Russian River water sales by SCWA during summer months when water use is generally at its highest, (to major contractors) were 17,356 AF in 2009, 20,510 AF in 2012, and 19,408 AF in 2013. (AF = about 325,000 gallons) While contractors appeared to make some conservation strides with the 20 Gallon Challenge in 2013 (when compared to 2012), they still purchased more water than 2009 when mandatory conservation took place.
RRWPC and supporters pushed hard for mandatory conservation in early 2013, but to no avail. The State and SCWA focused on a voluntary program entitled 20 Gallon Challenge. This program involved massive advertising to the public on how to save water and money, and offered a chance to win a front loading washing machine by those who signed up. For the amount of effort put into the program, the actual water use savings were not clearly documented and seemed disappointing. Recently, in seeming contradiction, SCWA’s fiscal officer reported that there was an 18% increase in water sales last year. The discrepancy between the lower summer water use and the higher annual sales was never fully explained. Since highest water use is in summer, it doesn’t make sense.
Many citizens are conserving on their own and deserve full credit for taking it upon themselves not only to do the right thing for the environment (the goal should be to sustain our water supplies, NOT gobble them up when plentiful, and suffer the rest of the time.) but also save money while they are helping to protect the environment for the future.
SCWA’s role in pushing conservation puts them in a conflicted position because they have a strong motive for not saving the resource. Their funds rely on selling water, which is their business. If they don’t sell enough water, they have serious problems funding their staff and other operation and maintenance expense.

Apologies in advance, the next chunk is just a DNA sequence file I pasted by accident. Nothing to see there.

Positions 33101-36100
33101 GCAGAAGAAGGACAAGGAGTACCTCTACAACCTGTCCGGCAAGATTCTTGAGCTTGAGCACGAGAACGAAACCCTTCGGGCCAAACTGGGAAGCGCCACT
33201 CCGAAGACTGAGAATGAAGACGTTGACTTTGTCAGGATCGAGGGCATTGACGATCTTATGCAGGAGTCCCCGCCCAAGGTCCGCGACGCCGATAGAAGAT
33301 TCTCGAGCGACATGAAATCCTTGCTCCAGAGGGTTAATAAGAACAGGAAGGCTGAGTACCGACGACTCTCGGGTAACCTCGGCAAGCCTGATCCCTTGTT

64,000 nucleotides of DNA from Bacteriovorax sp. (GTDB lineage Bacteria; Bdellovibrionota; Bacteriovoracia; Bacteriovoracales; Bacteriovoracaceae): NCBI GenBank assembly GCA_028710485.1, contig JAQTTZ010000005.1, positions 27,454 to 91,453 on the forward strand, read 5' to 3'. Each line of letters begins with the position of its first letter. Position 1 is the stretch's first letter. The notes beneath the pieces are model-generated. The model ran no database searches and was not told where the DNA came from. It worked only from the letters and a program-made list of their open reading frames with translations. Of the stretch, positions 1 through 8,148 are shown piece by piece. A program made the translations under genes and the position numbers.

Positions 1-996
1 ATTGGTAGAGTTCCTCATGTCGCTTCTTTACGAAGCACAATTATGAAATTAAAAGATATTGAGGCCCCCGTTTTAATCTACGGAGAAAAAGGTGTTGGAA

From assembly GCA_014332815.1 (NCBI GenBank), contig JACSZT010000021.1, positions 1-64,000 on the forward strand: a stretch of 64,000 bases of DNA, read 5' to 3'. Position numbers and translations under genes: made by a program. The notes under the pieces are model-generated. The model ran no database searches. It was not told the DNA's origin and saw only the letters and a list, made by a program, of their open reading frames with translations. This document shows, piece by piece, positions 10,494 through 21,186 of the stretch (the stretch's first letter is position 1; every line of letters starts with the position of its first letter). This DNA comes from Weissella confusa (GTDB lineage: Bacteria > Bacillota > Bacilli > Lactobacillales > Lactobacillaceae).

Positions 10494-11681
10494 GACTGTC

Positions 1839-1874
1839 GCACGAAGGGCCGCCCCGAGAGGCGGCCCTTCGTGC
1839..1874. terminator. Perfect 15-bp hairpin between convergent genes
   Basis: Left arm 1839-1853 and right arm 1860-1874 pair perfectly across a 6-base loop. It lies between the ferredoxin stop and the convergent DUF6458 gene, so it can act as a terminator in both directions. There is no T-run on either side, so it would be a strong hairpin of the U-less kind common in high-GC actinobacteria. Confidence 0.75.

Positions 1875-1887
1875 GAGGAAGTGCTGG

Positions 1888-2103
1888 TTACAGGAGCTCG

State water resources managed poorly….
Even with normal rainfall, the State’s water resources are drying up from over use. We are the only state in the country that doesn’t regulate groundwater. Vineyards, gravel mining, and other activities have been causing depletion for years. There are so many straws in the river that when supplies are short, the pain of going without becomes more intense. For quite awhile, SCWA had encouraged contractors to augment their short supplies of river water with ground water supplies. Now that remedy has fallen out of favor with the State and they are turning more to wastewater reuse which has its own conundrum, and is another story about which we have written extensively and will write more.
It’s hard to know at this point how this will play out next summer. SCWA has appealed to State Board to allow drastic cuts to Lake Mendocino releases. (We just now received Agency’s appeal to the State proposing major changes in determining lowered flows for 2014. We need to study this 32 page document before making comments. It should not alter any of the statements in this article however.)
If the severe drought continues, we will all suffer and will be called upon to consider our water use much differently. This may ultimately result in specific water allocations for each property with cut offs when limit is reached.
Pray for rain……